I have a .NET application that typically uses the standard Google Maps JavaScript API V2. Within this application I am using a GTileLayerOverlay to add my own custom dynamic tile layer.

  function addJourneyLineOverlay(assetId, startDate, finishDate) {

        var path = "http://<%= Request.Url.Host %>";
        if ("<%= Request.Url.Port %>" != 80) {
            path += ":<%= Request.Url.Port %>";
        path += "/Private/polyLineTileLayer/Tile.aspx";

        var myCopyright = new GCopyrightCollection("(c) ");
        myCopyright.addCopyright(new GCopyright('Demo', new GLatLngBounds(new GLatLng(-20, 130), new GLatLng(-30, 155)), 0, '@2012 IMT Pty Ltd'));

        var journeyPathLayer = new GTileLayer(myCopyright);
        journeyPathLayer.getTileUrl = function (tile, zoom) {
            return path + '?zoom=' + zoom +
              '&x=' + tile.x +
                  '&y=' + tile.y +
                      '&assetId=' + assetId +
                          '&startDate=' + startDate +
                              '&finishDate=' + finishDate;

        journeyPathLayer.isPng = function () {
            return true;
        journeyPathLayer.getOpacity = function () {
            return 1.0;

        journeyPathOverlay = new GTileLayerOverlay(journeyPathLayer);

This overlay requests it tiles from an aspx page that gets some points from a database, determines if the points are in the tile and then returns an image with the points on it. I developed it based on the same pattern as Gheat.net. And I am also using the Gmap.Net library for its Mercator projection, for when I need to work out which points should be in which tiles.

This works really well when I am using the standard Google maps API. However, recently I have to integrate my application with our clients Google Earth Enterprise server. This means that I am now getting my map imagery and API from our clients server and not from Google proper. This has caused a problem with my overlay.

My overlay is not longer position where it should be relative to the map location. They are appearing a bit lower that where they should be.

Using firebug I examined the request for my tile layer and found out that the tile X and Y where different than what I was expecting.

At zoom level 12, using Google maps a particular LatLng location is in tile X-3392, Y-2312. But in Google Earth the same location at the same zoom level is in tile X-3392, Y-2305. that's a 7 tile difference in the Y axis.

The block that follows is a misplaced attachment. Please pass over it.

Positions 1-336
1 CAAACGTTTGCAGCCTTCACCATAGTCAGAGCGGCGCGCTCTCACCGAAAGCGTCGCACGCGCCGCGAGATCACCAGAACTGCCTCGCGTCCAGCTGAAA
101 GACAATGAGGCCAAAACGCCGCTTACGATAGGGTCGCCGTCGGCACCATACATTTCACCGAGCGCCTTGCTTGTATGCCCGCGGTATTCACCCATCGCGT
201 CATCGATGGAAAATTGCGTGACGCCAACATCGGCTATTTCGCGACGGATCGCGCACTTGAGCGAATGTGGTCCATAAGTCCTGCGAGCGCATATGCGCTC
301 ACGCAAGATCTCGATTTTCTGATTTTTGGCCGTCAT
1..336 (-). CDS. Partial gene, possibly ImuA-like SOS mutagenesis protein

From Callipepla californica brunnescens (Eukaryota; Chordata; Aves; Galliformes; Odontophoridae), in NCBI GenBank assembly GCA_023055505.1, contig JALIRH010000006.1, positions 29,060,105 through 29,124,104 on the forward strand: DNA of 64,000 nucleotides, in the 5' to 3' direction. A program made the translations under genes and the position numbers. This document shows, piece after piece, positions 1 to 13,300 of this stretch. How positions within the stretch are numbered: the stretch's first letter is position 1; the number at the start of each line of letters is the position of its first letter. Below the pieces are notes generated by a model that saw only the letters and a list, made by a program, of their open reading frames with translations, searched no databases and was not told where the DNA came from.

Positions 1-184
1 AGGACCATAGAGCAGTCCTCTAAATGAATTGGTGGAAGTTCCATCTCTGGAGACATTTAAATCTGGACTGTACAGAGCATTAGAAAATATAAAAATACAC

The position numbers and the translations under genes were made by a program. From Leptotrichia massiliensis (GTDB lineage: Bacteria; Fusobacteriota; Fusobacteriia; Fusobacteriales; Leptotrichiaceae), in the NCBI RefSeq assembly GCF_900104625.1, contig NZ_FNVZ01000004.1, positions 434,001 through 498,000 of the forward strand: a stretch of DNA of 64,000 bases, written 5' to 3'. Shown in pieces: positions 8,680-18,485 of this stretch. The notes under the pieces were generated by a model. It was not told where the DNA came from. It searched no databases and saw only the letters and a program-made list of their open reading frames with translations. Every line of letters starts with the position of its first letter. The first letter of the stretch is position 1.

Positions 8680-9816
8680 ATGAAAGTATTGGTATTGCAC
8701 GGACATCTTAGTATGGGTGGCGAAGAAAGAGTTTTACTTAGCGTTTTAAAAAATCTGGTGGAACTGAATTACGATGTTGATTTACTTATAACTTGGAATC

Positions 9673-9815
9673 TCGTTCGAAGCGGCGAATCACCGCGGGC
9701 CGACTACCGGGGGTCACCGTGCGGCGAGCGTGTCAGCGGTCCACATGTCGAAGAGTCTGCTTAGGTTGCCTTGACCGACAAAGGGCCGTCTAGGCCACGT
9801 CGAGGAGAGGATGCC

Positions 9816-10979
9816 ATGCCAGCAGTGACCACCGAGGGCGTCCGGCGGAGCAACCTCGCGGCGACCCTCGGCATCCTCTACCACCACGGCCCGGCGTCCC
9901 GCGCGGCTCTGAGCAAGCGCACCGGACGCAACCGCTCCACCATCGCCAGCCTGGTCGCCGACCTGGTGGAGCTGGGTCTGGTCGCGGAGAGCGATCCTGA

What can account for this difference? Does Google Earth use a difference projection, if so is there a convenient .net library for it?

3 Answers 3


It is not correct to refer to WGS84 as a 'projection'. Rather it is a datum that is slightly different from a perfect sphere. WGS84 can still be projected onto a Mercator map (as in Google Maps) or a sphere (as in Google Earth). You are simply going between Mercator and spherical. Use the following functions to convert between the two.

(in PHP, should be pretty simple to express in a different language)

function latlng2xy($lat,$lng) {
    $x = $lng;
    $y = rad2deg(asinh(tan(deg2rad($lat))));
    return Array($x,$y);

function xy2latlng($x,$y) {
    $lat = rad2deg(atan(sinh(deg2rad($y))));
    $lng = $x;
    return Array($lat,$lng);

Google Earth uses the WGS84 projection whereas Google Maps uses a close variant of the Mercator projection.

If the earth were perfectly spherical, the projection would be the same as the Mercator. Google Maps uses the formulæ for the spherical Mercator, but the coordinates of features on Google Maps are the GPS coordinates based on the WGS 84 datum.

For the libraries, you could try DotSpatial. From their site:

DotSpatial is a geographic information system library written for .NET 4. It allows developers to incorporate spatial data, analysis and mapping functionality >into their applications or to contribute GIS extensions to the community.

It has the ability to reproject on the fly if I am not mistaken.

  • 1
    because Google Earth was written by geographers and Google Maps bu computer scientists/mathematicians
    – Ian Turton
    Mar 8, 2012 at 8:47

As R.K. said, Google Earth uses the WGS84 datum and geographic latlong projection which has the code EPSG:4326 whereas Google Maps uses EPSG:3857 (alias EPSG:900913).

GDAL/OGR is a good open source library to convert coordinates and there seems to be a .NET interface too: http://trac.osgeo.org/gdal/wiki/GdalOgrInCsharp

But I don't think that you can use it to calculate tiles coordinates (X, Y at a given zoom level) directly, you would probably have to calculate the tiles coordinates from the projection coordinates yourself.

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